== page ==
If you want that “Bigger Butt,” the best gym exercise for glutes will include a full squat with a wide stance. The glutes should be exercised twice weekly, as studies show this maximizes muscle growth.


  • Full squats led to a 7% increase in the growth of the glutes, whereas partial squats resulted in a 2% increase in gluteal growth.
  • For optimal development of a gym booty, exercises should include squats, hip thrusts, seated hip abductions, and other exercises.
  • There is no one exercise that best works all the muscles of the glutes.


If there is one thing most women want, it’s a round ass! Walk into any gym, and you will see dozens of women sitting on the edge of a bench doing hip thrusts (i.e., barbell glute bridge) with a barbell placed over their hips. Hip thrusts are a great glute-focused exercise to get a round butt. Studies have shown that hip thrust activates the glutes more than the squat.(Contreras et al., 2015)

This does not mean you should only do hip thrusts; it must be included with a combination of exercises to optimize glute development. The gluteal muscle contains three muscle groups (gluteus minimus, gluteus medius, and gluteus maximus)

Workouts for the glutes should include barbell squats, deadlifts, lunges, and split squats. (Neto et al., 2019) Also, dumbbell glute exercises include dumbbell Bulgarian split squats (i.e., alternate between your right and left foot on the bench), dumbbell Romanian deadlifts, dumbbell step-ups (i.e., hold a dumbbell in each hand and step up on a bench or other padded bench), dumbbell goblet squats, dumbbell reverse lunges, etc. These are all excellent glutes exercise for women.

Dr. Bret Contreras, aka “The Glut Guy,” the leading authority on the exercises for glutes female workouts, recommends the “Rule of Thirds.” Dr. Contreras recommends for workouts for glutes should include a third of the exercises in the horizontal position (i.e., hip thrusts, donkey kicks, etc.), a third in the vertical position (i.e., squats, lunges, step-ups, etc.), and a third in the lateral position (i.e., seated hip abductions, lateral band walks, etc.).


One of the best women’s butt exercise is the squat. If you search for “best booty” exercises for women, the squat will always appear in the exercise choices. When a person squats, the range of motion or how far you squat down (i.e., half squat vs. a full squat) plays a major role in growing the glutes to get a round butt.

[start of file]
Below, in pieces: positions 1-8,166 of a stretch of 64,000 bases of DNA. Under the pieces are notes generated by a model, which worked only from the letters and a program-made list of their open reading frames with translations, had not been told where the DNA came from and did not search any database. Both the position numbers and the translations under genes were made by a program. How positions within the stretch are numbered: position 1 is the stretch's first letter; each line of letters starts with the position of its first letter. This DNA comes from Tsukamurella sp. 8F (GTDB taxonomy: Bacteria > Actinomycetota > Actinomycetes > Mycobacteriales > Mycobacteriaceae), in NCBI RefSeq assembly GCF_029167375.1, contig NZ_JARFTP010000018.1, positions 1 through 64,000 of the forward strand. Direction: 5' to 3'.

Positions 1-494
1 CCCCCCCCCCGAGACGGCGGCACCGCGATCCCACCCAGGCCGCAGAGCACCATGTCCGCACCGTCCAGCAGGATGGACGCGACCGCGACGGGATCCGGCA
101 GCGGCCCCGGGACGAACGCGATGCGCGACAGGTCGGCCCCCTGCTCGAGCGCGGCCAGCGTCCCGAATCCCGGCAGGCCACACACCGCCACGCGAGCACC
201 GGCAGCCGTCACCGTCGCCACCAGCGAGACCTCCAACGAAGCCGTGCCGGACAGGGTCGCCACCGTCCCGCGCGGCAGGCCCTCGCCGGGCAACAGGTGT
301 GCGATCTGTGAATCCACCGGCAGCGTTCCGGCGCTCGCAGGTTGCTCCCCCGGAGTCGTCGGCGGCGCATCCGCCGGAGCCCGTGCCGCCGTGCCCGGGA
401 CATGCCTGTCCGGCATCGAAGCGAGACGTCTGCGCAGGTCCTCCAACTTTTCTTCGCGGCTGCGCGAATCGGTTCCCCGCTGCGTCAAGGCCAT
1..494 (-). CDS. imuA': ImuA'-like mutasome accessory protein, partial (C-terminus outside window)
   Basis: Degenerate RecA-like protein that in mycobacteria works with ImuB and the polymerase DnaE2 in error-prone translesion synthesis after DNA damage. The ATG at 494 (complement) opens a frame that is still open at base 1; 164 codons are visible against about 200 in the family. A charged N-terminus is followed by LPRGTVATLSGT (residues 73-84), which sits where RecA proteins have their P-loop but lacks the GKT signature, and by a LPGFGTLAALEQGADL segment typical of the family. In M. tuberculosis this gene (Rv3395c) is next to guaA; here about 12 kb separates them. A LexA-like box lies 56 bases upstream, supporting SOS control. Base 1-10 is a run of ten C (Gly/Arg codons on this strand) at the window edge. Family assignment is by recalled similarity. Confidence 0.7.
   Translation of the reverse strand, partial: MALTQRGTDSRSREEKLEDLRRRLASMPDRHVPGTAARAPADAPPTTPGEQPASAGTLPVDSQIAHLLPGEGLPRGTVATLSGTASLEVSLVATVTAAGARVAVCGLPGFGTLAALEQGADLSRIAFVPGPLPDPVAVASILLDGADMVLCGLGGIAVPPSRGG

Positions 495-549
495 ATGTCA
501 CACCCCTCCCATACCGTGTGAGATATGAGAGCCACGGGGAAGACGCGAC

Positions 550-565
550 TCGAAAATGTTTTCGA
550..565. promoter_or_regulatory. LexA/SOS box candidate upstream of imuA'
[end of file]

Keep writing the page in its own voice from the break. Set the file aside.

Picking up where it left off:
As covered in another article, the squat is a great exercise for the quads but does not stimulate muscle growth of the hamstrings. Other glute isolation exercises that stretch the glutes include reverse deficit lunges, single leg glute bridges, cable kickbacks, and cable pull throughs.

For years it was said that doing a full squat caused knee damage and back pain, but this has been disproven. (Fitzgerald & McLatchie, 1980; Steiner et al., 1986) Athletes with healthy knees can perform full squats (i.e., ass to the grass) without worrying about knee damage as long as they use the proper form and not excessively heavy weights.

If a full-depth squat is so bad for you, look at when a baby squats down, they squat with their butt touching the ground, yet they don’t suffer knee damage.


The best gluteus maximus workout to build muscle includes a variation of doing a squat or a sumo stance (i.e., legs wide apart) full squat. Many women will do a half or partial squat in which they use a narrow stance (i.e., feet hip width apart), but this is not the best way to maximize glute growth.

Two studies have shown that a wider stance squat parallel to the floor (i.e., feet flat and wider than shoulder-width apart) results in greater muscle activation of the glutes than a close stance position (i.e., feet shoulder-width apart)(McCaw & Melrose, 1999; Paoli et al., 2009)